To be sure, the Canucks are ready to make their own adjustment and clog up that middle area of the ice.

"Obviously, we’re aware of the situation," Vancouver coach Alain Vigneault said. "It's pretty easy to pick up on TV with our loose gap and everything. We’ll put something in place and see if we can do a better job of shutting down their offensive potential.”

Defenseman Kevin Bieksa said it's a major area of concern that needs to be addressed.

"The past two games we haven’t done a good job there," he said of the neutral zone and center of the ice. "We’re getting a little bit too spread out and that’s allowing them to attack us with a lot of speed. It’s tough to hold the line and defend when you have guys flying in at ya from two zones away. We’re definitely going to make that adjustment."
Full Story ›|Email & Share Options ›|Comment › |Print ›
Posted On Saturday, 04.23.2011 / 6:45 PM

By Brian Hedger -  NHL.com Correspondent /NHL.com - 2011 WCQF: Vancouver-Chicago Live Blog

Brouwer says Edler elbow incident incidental

As the final seconds of the second period in Game 5 wound down, Blackhawks forward Troy Brouwer chased down Canucks defenseman Alexander Edler from behind right in back of the Vancouver net.

Brouwer got called for slashing on the play while trying to catch Edler, who stuck out his left arm to ward off Brouwer -- with his elbow catching Brouwer right in the face. Edler did not get called for elbowing, and the League did not review the play for a hit to the head.

Brouwer said he talked to an official about it, and was told the elbow wasn't seen.

"The ref that was behind me … had a quick chat with him and his angle was blocked by my body, so it’s tough to see," said Brouwer, who went after Edler, but was intercepted by Maxim Lapierre before eventually fighting Kevin Bieksa. "You know, he called a slash. So, he can see sticks but not elbows, I guess.”

Edler said he wasn't intending to elbow Brouwer.

"I didn't try anything with an elbow," he said after the Canucks practice on Saturday. "I saw that he was coming and tried to cut him off at the net a little bit."
Full Story ›|Email & Share Options ›|Comment › |Print ›
Posted On Saturday, 04.23.2011 / 6:03 PM

By John Kreiser -  NHL.com Columnist /NHL.com - 12 Hours of Hockey - Live Blog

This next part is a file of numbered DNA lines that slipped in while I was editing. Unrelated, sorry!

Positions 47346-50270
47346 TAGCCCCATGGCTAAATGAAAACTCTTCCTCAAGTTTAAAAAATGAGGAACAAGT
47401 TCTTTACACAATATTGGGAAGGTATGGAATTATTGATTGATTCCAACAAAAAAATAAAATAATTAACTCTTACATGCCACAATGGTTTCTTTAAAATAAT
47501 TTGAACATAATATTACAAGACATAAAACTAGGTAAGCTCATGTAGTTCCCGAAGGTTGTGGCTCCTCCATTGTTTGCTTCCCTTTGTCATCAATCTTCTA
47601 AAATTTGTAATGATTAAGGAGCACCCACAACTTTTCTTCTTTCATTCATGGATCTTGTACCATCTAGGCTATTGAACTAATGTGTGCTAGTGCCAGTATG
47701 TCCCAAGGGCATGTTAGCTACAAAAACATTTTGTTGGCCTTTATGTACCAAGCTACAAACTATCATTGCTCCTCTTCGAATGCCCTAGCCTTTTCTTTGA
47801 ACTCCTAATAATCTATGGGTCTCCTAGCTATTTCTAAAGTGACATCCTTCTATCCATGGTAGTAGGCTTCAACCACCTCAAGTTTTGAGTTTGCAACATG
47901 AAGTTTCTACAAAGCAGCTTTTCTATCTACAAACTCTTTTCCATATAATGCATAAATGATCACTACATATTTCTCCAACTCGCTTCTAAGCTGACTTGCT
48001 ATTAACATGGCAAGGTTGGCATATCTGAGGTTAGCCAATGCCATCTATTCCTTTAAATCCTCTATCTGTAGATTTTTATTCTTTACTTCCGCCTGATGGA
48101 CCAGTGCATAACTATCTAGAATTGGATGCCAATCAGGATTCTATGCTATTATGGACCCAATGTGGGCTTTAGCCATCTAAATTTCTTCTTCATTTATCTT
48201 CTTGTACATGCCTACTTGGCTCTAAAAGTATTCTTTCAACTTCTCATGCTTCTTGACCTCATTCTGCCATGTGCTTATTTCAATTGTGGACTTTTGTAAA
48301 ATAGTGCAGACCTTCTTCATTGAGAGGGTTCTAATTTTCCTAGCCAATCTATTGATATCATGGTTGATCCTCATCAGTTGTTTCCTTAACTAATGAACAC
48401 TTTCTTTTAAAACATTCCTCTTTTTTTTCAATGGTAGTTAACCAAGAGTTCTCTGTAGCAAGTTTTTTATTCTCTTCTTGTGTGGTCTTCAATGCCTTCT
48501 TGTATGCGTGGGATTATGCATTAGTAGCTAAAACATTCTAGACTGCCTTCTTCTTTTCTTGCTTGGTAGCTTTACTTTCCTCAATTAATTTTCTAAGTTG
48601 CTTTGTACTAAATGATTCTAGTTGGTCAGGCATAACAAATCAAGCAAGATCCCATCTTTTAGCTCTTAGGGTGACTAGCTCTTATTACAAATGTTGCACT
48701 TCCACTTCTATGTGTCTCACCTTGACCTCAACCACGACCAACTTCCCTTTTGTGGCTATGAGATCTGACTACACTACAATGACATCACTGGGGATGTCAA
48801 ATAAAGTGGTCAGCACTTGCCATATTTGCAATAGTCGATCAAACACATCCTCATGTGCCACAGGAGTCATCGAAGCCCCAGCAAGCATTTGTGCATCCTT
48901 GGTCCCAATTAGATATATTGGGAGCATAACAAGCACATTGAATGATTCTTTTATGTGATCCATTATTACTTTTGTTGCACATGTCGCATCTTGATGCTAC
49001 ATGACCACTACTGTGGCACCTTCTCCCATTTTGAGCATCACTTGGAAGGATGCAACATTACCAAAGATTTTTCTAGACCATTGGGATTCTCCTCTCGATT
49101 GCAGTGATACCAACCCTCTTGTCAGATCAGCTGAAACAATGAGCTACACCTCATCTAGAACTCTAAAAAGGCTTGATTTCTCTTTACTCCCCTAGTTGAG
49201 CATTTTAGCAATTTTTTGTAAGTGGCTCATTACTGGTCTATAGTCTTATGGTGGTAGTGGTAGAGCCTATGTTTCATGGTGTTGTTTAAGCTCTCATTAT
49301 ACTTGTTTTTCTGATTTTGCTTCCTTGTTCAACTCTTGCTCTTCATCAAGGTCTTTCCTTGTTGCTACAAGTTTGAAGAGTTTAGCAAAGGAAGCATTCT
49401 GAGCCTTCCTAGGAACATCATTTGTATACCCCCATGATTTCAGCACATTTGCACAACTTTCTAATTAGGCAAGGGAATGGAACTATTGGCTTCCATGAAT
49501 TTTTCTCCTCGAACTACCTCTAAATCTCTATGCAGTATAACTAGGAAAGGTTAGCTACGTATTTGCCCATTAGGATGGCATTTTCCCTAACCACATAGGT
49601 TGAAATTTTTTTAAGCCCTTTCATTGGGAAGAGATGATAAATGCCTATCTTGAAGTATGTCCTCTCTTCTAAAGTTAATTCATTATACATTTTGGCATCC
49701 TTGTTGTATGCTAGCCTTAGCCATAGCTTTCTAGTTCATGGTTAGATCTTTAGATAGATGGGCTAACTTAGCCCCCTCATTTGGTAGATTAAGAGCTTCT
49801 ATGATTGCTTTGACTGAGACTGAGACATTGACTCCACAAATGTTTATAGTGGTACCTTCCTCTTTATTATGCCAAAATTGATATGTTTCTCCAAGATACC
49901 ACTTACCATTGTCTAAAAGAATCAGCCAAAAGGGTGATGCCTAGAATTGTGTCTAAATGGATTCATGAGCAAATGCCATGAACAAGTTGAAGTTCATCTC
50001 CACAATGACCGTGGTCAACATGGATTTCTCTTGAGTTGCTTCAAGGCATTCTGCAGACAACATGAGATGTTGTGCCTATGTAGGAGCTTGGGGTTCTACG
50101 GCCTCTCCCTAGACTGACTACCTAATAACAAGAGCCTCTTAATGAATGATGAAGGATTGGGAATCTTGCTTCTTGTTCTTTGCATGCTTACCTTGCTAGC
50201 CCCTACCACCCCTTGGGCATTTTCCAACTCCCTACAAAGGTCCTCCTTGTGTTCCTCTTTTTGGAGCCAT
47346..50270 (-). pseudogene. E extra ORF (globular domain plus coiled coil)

Intermission

OK, you can take a break.

Go get a bite to eat. A cold beverage. Take care of anything else that needs to be done.

The afternoon portion of our playoff quadruple-header is done, and we’re an hour or so away from the start of the evening session, beginning with the Canadiens and Bruins in Boston.

The final score for the two afternoon games: Southeast Division 2, Atlantic Division 0. Tampa Bay stunned a sellout crowd in Pittsburgh by routing the Penguins 8-2 to send that series to Game 6 in Tampa Bay on Monday. Faced with the same situation – win at home to advance – the Washington Capitals succeeded where the Penguins had failed, eliminating the New York Rangers with a 3-1 win in Game 5.

So for now, we’re at intermission. Come on back about 7 p.m. ET for the evening games.
Full Story ›|Email & Share Options ›|Comment › |Print ›
Posted On Saturday, 04.23.2011 / 5:48 PM

By John Kreiser -  NHL.com Columnist /NHL.com - 12 Hours of Hockey - Live Blog

Caps move on; Rangers go home

The Rangers pulled Henrik Lundqvist and got a goal with 31.5 seconds remaining when Wojtek Wolski tucked in a rebound. But all that did was enable the Rangers to avoid being shut out -- they hadn't scored since the second period of Game 4 -- nearly 138 minutes.

A post-goal scrum left the Rangers down a man, and the Caps missed the empty net a couple of time before mobbing Michal Neuvirth after their series-clinching 3-1 victory.
Full Story ›|Email & Share Options ›|Comment › |Print ›
First | Prev | 1200 | 1201 | 1202 | 1203 | 1204 | 1205 | 1206-1211 | Next | Last
Quote of the Day

It's pretty crazy, but believe me when I say we didn't draft these players with the mindset we had to because they had good hockey-playing dads. It just turned out that way. But we're certainly glad they're a part of our organization.

— Arizona Coyotes director of amateur scouting Tim Bernhardt regarding the coincidence that six of the organization's top prospects are sons of former NHL players